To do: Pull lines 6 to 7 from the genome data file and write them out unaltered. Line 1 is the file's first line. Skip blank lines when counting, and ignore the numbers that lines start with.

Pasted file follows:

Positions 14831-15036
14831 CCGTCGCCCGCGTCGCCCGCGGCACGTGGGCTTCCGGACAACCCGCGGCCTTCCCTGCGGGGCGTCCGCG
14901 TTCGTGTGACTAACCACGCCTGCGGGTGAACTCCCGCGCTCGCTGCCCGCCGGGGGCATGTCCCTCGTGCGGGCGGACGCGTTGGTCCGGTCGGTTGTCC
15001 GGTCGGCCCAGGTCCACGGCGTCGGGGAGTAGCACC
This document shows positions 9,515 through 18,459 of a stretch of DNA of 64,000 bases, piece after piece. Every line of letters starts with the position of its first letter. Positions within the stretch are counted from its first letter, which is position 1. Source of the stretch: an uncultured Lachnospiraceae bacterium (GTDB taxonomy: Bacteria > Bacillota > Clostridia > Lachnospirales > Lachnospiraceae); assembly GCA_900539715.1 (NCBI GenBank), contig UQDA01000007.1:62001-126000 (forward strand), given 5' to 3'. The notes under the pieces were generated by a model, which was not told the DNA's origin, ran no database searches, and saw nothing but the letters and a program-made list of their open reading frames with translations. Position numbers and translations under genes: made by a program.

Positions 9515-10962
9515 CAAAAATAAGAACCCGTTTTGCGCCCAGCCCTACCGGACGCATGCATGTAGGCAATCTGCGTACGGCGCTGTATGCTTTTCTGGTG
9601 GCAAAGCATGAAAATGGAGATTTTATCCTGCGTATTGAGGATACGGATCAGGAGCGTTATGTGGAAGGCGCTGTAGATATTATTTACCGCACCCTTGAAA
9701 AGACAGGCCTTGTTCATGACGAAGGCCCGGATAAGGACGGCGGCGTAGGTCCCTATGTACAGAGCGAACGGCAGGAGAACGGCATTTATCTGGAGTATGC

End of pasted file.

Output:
Positions 9515-10962
9515 CAAAAATAAGAACCCGTTTTGCGCCCAGCCCTACCGGACGCATGCATGTAGGCAATCTGCGTACGGCGCTGTATGCTTTTCTGGTG